Chirri & Chirra: A Japanese Parallel Love Letter to the Natural World and the Whimsical World
A vital and vitalizing reminder that sweetness, kindness, and goodwill are irrepressibly alive in the wilderness of the human spirit, though we might sometimes get lost in the forest before rediscovering them.
By Maria Popova
“Two girls discover the secret of life on a sudden line of poetry,” Denise Levertov wrote in her stunning 1964 poem “The Secret.” Somewhere in the world, two girls are always discovering the secret of life, as are the twin protagonists in the poetic and largehearted Chirri & Chirra (public library) by Japanese children’s book virtuoso Kaya Doi.
Although prolific and beloved in Japan, Doi’s work has been slow to migrate West — in no small part because her vibrant yet delicate illustrations demand a special attentiveness to color and paper quality, impossible to reproduce with the cheap commodity approach commercial publishers have even to children’s books today. After chancing upon one of Doi’s enchanting books, Claudia Zoe Bedrick of Brooklyn indie powerhouse Enchanted Lion Books — publisher of such courageous and sensitive gems as Cry, Heart, But Never Break and The Lion and the Bird — took a chance on Doi. And what a beautiful chance it is.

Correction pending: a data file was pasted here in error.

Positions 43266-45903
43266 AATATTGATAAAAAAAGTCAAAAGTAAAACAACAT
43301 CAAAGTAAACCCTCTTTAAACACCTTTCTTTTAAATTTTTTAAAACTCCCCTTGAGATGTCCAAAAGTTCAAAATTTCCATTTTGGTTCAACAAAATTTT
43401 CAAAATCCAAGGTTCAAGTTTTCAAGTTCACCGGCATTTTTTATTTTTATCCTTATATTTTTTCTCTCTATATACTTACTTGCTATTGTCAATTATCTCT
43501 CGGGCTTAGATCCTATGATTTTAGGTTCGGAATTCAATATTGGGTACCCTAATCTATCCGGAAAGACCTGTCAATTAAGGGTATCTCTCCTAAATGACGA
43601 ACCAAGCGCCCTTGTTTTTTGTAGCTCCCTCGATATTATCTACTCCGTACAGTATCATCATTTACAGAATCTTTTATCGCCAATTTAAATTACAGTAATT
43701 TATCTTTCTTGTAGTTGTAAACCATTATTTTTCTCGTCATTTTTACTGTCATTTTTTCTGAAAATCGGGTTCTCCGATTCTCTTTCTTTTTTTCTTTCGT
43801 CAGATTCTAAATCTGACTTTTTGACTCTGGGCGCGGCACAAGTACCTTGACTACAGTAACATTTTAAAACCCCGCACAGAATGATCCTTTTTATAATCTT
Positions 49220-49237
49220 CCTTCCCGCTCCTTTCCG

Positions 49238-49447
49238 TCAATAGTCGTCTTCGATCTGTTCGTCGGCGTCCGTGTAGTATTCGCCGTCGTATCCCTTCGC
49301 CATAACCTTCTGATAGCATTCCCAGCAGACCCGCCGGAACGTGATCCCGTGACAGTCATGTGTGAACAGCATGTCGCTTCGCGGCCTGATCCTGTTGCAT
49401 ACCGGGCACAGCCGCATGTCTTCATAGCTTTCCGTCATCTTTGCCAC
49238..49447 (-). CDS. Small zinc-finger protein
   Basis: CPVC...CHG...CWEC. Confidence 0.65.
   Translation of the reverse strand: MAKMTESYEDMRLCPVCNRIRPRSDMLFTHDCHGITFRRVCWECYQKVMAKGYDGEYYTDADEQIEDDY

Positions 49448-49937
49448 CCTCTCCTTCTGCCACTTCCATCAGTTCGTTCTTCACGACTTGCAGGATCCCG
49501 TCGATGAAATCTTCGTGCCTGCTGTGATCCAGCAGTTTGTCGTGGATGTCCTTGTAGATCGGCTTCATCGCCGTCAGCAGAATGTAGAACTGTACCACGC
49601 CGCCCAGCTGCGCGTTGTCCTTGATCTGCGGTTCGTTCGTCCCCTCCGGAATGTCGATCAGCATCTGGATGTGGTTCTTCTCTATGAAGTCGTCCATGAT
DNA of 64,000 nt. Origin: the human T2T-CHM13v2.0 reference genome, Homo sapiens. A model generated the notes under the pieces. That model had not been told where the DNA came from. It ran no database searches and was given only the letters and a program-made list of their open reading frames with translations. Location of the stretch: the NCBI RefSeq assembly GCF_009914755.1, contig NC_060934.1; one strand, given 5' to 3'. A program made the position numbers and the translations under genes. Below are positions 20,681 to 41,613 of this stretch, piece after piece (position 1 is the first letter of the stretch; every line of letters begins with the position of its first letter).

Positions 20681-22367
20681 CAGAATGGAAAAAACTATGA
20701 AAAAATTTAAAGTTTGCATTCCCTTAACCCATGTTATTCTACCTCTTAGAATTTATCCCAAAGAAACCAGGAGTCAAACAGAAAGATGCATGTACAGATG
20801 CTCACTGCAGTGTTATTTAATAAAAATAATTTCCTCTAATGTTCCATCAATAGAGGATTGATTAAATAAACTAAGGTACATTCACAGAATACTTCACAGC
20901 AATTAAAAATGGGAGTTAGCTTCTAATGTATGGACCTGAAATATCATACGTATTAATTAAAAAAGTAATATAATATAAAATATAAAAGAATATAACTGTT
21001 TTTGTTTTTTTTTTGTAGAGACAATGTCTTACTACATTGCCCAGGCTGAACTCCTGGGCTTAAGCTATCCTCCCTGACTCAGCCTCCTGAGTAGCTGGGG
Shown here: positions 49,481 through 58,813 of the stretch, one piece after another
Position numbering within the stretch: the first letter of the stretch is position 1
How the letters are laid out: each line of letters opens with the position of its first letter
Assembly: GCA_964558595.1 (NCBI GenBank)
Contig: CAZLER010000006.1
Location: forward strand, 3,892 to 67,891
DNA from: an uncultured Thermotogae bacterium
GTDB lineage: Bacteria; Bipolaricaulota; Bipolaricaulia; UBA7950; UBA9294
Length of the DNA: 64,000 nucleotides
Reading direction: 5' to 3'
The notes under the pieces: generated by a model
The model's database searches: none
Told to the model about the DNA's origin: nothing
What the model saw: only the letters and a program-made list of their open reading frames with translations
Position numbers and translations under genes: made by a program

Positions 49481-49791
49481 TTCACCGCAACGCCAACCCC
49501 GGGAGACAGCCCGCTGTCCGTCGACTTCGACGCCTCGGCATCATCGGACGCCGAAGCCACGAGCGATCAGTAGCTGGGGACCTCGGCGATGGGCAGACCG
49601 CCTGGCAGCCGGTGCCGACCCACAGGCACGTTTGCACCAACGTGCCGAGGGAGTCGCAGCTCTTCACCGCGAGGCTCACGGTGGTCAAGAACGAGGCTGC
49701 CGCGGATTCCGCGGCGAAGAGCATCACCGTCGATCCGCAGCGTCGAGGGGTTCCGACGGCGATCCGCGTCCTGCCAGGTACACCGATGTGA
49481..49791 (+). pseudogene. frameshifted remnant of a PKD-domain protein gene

The dreamsome story follows Chirri and Chirra, each on a bicycle, that most poetic of vehicles, as they wander into the forest on a daylong adventure. Everywhere they go, they are met with the kindness and hospitality of various animals — creatures wildly unlike themselves, yet animated by a common impulse for goodness.
The story is driven by two parallel loves — of the natural world and of the whimsical world — and ends in the greatest unifer of all: song. The two girls find themselves amid a fantastical congregation of animals in the middle of the forest — a common theme of Japanese modernist folklore — and conclude their adventure by joining in the colorful choir of creatures.
In a world shaken by uncertainty and mistrust, Chirri & Chirra stands as part pleasurable escape, part vital and vitalizing reminder that sweetness, kindness, and goodwill are irrepressibly alive in the wilderness of the human spirit, though we might sometimes get lost in the forest before rediscovering them.
Complement it with Japanese artist Komako Sakai’s uncommonly tender reimagining of The Velveteen Rabbit, also from Enchanted Lion Books.
Illustrations courtesy of Enchanted Lion Books; photographs by Maria Popova
Published November 14, 2016